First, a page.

tens of thousands of people are involved in informal recycling of dumped e-waste. while others insist computing equipment should be reused. rendering e-waste the fastest growing global waste stream. Yet another perspective is provided by some large multinational corporations 18 MakingIt . rather than recycled. but others are against such donations. or the schools do not have the facilities to maintain the PCs. Exacerbating the state of affairs are unscrupulous agencies that transport e-waste from developed countries and dump it in emerging economies which lack the capacity to properly handle hazardous waste. Some lobbyists want all computers to be recycled in the same country they were used in. In countries like India and Ghana. and every day there are news stories about the dangerous consequences for people’s health and environment. There are several views regarding proper solutions to e- Old computers waste. millions of usable computers are being thrown away while most people in the world don’t have access to any computing technology. At the same time. Some people have proposed giving surplus computers to schools. as often the PCs are broken. fingers are often pointed at big IT companies on account of the slow progress they are making in this direction.Microsoft’s SEAN NICHOLSON reviews the commercial possibilities presented by e-waste It is estimated that around 20% of the world’s one billion-plus personal computers in current use will be disposed of by the end of this year. Since PC-reuse could potentially harm sales of new computers.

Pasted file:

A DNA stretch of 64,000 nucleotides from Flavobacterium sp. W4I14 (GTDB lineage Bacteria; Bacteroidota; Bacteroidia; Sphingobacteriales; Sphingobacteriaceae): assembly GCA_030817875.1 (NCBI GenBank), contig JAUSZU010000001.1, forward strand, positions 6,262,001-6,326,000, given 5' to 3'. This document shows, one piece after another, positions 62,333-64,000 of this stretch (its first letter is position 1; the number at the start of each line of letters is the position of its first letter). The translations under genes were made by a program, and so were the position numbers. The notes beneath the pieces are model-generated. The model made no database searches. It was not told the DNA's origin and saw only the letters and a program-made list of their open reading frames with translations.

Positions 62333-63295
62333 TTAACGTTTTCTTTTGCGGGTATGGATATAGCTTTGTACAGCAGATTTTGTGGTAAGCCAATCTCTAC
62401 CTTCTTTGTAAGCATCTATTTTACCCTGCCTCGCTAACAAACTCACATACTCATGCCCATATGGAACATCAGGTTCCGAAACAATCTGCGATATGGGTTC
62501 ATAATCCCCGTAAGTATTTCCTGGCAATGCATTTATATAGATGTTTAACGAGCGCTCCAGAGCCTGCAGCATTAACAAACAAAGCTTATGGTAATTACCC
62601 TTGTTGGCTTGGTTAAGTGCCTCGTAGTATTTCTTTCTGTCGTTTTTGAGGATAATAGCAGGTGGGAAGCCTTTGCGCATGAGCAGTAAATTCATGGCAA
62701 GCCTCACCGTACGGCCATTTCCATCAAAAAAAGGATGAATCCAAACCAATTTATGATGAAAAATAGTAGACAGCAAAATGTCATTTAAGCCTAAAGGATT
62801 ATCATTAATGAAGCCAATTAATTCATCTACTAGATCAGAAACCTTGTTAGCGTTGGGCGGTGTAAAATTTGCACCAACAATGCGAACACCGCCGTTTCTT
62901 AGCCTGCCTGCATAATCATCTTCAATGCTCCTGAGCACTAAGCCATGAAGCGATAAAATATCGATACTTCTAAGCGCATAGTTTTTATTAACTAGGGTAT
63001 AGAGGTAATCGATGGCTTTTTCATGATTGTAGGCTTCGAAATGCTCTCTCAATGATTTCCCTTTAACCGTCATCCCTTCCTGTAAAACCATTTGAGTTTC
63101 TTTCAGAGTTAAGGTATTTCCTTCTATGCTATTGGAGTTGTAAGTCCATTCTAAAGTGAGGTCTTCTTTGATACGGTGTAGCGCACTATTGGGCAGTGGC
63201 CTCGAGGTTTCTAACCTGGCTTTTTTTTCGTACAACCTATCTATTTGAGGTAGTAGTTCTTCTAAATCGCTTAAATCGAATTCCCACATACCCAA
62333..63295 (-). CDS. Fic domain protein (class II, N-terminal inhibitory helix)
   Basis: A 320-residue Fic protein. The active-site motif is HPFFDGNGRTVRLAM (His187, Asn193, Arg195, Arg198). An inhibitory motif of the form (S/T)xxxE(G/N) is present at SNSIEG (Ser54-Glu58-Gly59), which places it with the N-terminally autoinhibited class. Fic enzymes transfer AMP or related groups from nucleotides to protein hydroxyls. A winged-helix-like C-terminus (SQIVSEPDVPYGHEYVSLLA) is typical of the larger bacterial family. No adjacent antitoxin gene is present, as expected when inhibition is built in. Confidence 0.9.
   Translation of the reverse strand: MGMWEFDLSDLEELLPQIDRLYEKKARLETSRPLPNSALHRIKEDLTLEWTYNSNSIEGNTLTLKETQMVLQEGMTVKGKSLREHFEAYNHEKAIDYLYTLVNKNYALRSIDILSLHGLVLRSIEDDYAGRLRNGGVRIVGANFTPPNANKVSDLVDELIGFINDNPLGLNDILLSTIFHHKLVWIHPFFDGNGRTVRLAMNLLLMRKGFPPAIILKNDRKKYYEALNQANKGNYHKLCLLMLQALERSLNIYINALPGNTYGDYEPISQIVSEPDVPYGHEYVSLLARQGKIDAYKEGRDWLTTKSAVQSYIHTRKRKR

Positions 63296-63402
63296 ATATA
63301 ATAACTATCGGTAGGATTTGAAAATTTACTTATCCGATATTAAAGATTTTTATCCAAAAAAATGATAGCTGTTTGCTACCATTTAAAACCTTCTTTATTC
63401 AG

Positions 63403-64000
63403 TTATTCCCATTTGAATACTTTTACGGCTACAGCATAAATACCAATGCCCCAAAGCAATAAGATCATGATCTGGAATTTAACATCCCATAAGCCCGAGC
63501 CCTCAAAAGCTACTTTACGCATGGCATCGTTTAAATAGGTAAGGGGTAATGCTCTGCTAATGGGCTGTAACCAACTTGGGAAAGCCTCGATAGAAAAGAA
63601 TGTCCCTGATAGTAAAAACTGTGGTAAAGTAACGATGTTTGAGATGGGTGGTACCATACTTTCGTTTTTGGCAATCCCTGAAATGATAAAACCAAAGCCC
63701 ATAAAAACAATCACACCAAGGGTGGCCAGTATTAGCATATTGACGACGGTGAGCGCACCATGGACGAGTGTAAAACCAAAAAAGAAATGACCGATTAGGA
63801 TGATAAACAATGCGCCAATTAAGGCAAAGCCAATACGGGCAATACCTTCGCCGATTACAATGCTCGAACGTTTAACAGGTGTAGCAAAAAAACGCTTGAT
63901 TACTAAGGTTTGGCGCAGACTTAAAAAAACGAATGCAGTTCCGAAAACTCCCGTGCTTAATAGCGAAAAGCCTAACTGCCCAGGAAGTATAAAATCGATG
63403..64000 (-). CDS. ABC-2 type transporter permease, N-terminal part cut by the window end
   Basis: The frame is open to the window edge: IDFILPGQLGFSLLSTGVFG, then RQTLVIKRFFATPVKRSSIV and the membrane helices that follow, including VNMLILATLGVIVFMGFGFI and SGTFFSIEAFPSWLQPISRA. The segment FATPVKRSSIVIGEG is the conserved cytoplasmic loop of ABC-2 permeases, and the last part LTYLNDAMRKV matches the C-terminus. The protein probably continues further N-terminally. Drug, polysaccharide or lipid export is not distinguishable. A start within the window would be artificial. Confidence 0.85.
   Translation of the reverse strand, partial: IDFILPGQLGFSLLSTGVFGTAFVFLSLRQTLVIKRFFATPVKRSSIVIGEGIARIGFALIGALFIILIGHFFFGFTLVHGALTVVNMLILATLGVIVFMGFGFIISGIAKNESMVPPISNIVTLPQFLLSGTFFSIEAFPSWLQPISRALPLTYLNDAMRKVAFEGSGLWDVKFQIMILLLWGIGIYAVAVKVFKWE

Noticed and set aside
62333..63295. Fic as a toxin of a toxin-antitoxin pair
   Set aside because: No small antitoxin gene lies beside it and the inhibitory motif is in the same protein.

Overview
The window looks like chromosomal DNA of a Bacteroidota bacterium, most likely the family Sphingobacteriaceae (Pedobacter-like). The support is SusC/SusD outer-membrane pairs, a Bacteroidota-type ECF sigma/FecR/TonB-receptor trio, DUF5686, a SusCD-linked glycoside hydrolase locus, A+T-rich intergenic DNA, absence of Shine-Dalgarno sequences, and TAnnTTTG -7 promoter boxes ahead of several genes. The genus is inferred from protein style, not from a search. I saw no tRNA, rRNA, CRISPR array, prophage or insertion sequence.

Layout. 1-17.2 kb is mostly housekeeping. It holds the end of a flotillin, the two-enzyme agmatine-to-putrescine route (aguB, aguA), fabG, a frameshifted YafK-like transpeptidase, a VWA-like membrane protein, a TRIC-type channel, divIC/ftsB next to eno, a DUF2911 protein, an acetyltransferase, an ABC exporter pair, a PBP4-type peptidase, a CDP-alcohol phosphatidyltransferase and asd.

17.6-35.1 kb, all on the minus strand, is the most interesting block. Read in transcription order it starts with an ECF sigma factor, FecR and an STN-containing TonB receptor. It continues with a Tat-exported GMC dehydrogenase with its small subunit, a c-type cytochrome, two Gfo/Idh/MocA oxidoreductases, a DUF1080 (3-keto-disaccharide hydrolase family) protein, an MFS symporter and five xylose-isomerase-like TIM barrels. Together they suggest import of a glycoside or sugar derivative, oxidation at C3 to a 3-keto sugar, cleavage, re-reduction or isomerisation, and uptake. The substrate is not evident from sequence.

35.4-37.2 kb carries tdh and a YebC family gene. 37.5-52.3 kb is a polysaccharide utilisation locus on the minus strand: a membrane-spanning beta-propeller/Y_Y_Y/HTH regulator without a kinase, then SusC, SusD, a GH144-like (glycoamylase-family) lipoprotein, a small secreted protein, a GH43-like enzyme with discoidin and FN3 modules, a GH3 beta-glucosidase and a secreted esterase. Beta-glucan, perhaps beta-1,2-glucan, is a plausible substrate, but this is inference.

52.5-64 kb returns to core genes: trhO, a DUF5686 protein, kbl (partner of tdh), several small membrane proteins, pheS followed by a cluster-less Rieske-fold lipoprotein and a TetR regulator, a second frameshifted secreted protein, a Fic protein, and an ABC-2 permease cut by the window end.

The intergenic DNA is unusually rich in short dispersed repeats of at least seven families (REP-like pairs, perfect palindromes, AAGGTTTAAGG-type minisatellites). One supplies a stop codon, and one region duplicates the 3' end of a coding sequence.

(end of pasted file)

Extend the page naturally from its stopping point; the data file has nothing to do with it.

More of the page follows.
Although the primary objective of SteP is to address environmental issues stemming from e-waste. in most other countries around the world. This opportunity involves reliable data-wiping of computers when they leave their owners. e. an informal recycler might harvest 20% of the gold. and ensure affordable access to quality PC technology for people unable to afford new PCs. effective legislation regulating e-waste could play a role in stimulating positive change. For example. reuse. There is a large international market in PC components. On the other hand. corporations and governments can restassured that no data will get into the wrong hands. Calls for policy-makers in developing countries to block all imports of second-hand computers are problematic because in those very same countries such imports may constitute the only path to PC ownership for many people. It is against this background that coalitions of multinational companies. with 10% incineration and zero landfill. stricter legislation on e-waste trade is not necessarily the answer. A high-tech commercial recycler can extract far more precious components from the same materials compared to a low-tech recycler. So what are the commercial opportunities presented by second-hand computers? The first is asset disposal services. the capacity to provide such services is absent. The third is recycling. Regardless of the final destination of disposedof PCs. While the resale price of refurbished PCs depends on PC specifications. thereby presenting a large profit margin. The second is refurbishment for reuse and resale. and provides opportunities for staff to support social programmes.– new business which express concern about the risk of data leakage from improper hard disk disposal. develop new green industrial capacities. the average three-yearold laptop can be resold for more than a Sean Nicholson is Global Manager of Emerging Solutions for the Microsoft Corporation in Seattle. helps customers who are updating their computer systems. Most PCs disposed of by corporations are usually in working order. governments. see opportunities to support the reuse and recycling of PCs. One example of this is ‘SteP’ (Solving The E-Waste Problem). In countries with adequate e-waste regulations. but a commercial recycler could potentially achieve an 80%+ yield. They provide PC owners a safe and ethical disposal solution for their computers. A customer bringing in his computer for disposal could expect around 90% recycling. A move in this direction makes commercial sense because it provides access to new customer segments. But this is starting to change as corporations. while quality refurbished PCs. available for US$80.g. a UN-led initiative. leading them to support policies of immediate destruction/recycling of disposed PCs. This could be a way to create jobs. supports the agendas of traditional customers such as governments. It costs a commercial refurbisher around US$40 to process a PC for resale. new PCs in South Africa are often beyond the reach of people at the lower end of the economic pyramid. a number of companies now offer all these services. However. Also. In countries like the USA and the UK. support environmental legislation. I MakingIt 19 . they support legislation development. such as Microsoft. and their business capacities often extend into handling other forms of e-waste such as mobile phones. This is illustrated by the fact that PC reuse is higher in those countries that are members of the European Union. than it is in neighbouring countries outside the EU. thereby extending their life cycle. The opportunity now exists to expand the capacity for PC disposal. which further increases job satisfaction. and recycling in developing countries. As an initial step. and non-profit organizations. This includes disassembly of the PC into component parts. couple of hundred dollars. For example. USA. have begun coming together to find sustainable solutions for tackling e-waste. the customer may make money as well from the resale of the PCs. people have stronger incentives to collect PCs and reuse them. the initiative also recognizes the opportunity to develop sustainable green business capacity in developing economies. for memory chips. offer affordable computers to a much wider audience.